Btw, now that the book is published by Wiley – publisher of the “Dummies” series – purchasers can access some freebie resources from the Wiley website, using a code given under a scratch sticker in the inside back cover of the book. The extras are not terribly useful, however, and I would recommend that students seeking extra study resources check out the Applerouth textbook for the ACT (only available from their website here). For advanced Math students, Barron’s Math and Science text is useful (the math section more so than the science).

Testing Timers silent stopwatch aids pacing on the SAT and ACT

A boy, a test, a watch: That’s the combination that made for success on the ACT – and a deceptively simple business idea.

Students have always struggled with time management on the SAT and ACT, but amazingly – despite the vast variety of stopwatches and timers on the market – no one has made one that was silent and allowable for use on these tests. When high school student Jordan Liss took the ACT, though, he decided to change that.

“This has been my vision since I took the test three years ago,” said Jordan, a student at the University of Michigan. “It’s always been about me knowing how to do it the right way. I knew how the watch had to be designed based on my own test prep, using the training I had, using the textbooks and my test experience.” Like most students, Jordan didn’t start out using a watch to pace himself. He used his cellphone as a timer when practicing at home, but at the test site, no cellphones are allowed. Students may or may not be able to see a clock on the wall, and the proctor won’t be giving detailed timing notices.

But pacing is critical on the exam. The science section of the ACT, for example, has six-seven passages with complex experiments, graphs, tables and text. Students are expected to digest the material and complete thirty-five questions in thirty-five minutes – that’s a brutally slim five to five and a half minutes per passage, including bubbling in the answer sheet. For students caught on a difficult question in an early passage, time is up before they reach the later passages.

Jordan’s watch, Testing Timers, is a terrific tool for SAT and ACT prep and invaluable on the exam itself. With a dedicated model for the SAT and a separate one for the ACT, the watch allows students to choose the test section by name and length, start timing, pause if desired, and go back to regular watch at any time. One of the cooler features of the watch is a digital running stitch border around the digital time that indicates time remaining. For some sections of the test, it is divided by passage number, which is extremely helpful on the ACT, in particular, where speed is a major factor in the test’s difficulty. Jordan says he came up with the unique feature as he was at gym, working out. Describing the epiphany, he says, “I was on the elliptical, wondering how far I was on my workout, when I suddenly realized that’s exactly what I needed for my watch! That was the last thing I put in the watch when structuring the conceptual design.”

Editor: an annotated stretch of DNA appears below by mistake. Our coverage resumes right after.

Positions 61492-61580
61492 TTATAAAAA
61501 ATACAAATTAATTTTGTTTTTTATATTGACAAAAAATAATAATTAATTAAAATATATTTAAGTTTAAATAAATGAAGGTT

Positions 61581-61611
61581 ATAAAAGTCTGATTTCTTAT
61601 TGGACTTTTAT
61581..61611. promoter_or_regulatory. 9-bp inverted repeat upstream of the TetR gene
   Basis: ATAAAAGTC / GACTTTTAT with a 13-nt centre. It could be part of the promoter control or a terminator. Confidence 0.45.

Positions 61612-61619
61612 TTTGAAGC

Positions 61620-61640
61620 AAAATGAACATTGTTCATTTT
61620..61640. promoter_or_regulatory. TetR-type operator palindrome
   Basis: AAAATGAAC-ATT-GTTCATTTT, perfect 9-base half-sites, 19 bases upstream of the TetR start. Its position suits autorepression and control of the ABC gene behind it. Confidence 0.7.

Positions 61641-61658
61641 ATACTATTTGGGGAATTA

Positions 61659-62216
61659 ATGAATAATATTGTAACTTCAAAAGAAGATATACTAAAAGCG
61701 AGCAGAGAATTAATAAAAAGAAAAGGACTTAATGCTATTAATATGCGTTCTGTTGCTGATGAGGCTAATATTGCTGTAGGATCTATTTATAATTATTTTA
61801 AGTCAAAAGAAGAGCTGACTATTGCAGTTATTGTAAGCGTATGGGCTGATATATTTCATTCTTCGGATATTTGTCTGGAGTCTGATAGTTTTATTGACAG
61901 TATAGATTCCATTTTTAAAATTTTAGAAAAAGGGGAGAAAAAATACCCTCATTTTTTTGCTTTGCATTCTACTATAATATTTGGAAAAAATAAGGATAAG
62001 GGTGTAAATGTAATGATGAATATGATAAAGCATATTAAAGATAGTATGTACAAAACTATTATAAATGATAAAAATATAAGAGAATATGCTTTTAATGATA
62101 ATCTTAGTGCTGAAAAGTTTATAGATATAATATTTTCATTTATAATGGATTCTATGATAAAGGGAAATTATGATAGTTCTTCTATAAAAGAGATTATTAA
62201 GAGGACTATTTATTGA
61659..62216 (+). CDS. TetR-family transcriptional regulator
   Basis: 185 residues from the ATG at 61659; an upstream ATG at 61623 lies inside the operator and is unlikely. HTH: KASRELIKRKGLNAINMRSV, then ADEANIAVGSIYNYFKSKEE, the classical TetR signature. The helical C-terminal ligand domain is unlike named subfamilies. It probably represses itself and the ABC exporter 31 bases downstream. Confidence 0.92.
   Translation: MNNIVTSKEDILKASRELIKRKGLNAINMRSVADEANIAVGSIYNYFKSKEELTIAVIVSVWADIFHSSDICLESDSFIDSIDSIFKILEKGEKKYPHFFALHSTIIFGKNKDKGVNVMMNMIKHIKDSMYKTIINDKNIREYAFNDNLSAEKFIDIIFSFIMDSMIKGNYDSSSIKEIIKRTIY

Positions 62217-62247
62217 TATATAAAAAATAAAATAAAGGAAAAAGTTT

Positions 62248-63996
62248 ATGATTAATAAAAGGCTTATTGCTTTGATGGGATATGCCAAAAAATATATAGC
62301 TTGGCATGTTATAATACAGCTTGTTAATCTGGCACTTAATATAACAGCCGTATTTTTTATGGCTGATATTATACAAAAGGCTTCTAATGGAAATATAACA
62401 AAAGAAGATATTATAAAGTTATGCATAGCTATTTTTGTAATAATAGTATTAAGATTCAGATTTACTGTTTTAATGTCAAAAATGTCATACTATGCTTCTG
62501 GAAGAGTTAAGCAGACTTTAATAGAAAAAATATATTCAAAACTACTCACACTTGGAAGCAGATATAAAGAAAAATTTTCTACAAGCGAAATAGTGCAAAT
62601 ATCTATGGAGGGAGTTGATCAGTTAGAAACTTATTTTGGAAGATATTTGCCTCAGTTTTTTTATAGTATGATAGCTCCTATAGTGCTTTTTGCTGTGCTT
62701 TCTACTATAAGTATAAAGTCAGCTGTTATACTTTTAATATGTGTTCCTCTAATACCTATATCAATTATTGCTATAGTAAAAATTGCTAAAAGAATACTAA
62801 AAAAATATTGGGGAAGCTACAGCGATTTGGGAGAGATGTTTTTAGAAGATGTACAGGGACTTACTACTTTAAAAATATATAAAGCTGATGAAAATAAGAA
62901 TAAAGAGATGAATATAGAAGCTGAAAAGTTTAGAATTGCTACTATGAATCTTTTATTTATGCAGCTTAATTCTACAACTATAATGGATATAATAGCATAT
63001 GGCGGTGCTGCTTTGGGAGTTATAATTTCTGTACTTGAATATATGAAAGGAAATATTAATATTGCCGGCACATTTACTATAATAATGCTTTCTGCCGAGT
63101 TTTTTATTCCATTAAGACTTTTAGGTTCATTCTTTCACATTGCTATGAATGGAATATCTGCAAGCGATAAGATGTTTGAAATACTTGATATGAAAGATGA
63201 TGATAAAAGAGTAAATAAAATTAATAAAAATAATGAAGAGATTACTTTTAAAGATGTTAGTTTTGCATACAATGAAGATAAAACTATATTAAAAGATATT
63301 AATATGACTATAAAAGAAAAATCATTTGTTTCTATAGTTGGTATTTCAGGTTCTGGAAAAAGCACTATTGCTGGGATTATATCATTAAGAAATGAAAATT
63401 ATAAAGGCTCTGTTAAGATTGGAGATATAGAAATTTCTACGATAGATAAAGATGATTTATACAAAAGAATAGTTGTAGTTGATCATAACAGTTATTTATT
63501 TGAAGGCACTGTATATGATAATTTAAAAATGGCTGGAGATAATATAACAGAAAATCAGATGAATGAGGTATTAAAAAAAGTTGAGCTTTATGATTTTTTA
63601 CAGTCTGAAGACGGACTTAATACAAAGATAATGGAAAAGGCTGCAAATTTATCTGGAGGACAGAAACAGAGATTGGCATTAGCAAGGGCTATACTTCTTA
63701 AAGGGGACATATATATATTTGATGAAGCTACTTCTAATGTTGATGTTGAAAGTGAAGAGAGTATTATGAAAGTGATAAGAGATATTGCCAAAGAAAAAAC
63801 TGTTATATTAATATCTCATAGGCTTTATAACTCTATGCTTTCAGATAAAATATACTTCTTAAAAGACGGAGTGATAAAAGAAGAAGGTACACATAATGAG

One point that Jordan emphasizes is that students should do their timed drills and practice tests using the watch; don’t save it for test day. Before bringing the product to market, he shared it with high school students studying for the ACT and “wasn’t too surprised to hear students talk about raising their scores.” He advises students, “If you practice with this watch and you raise your score, I’m not surprised. Don’t sit in the kitchen eating your dinner, watching TV, using your iPhone to time yourself. Practice like it is the real test; keep pace.”

The Testing Timer watch is a unique and very helpful tool for test preparation and at $40 ($48 for extra time accomodations model) it is reasonably priced. It’s simple to use and the manual is even on the website, always convenient for the wired generation. Check it out and see if it helps your pacing on the test.

One caution: Since the new SAT was introduced in mid-2016, the list of  items prohibited at the test center has gotten longer. It is possible that this watch may be prohibited by a proctor. The ACT is a little less stringent, but in any case, be prepared to put it away if challenged.  It can be used as a simple digital watch when not in timer mode and I have not yet heard any stories of students being prohibited from taking the watch into the test. Still, even if you don’t use it on test day, it remains an excellent training tool for  practice tests and internalizing your pacing strategies for either SAT or ACT.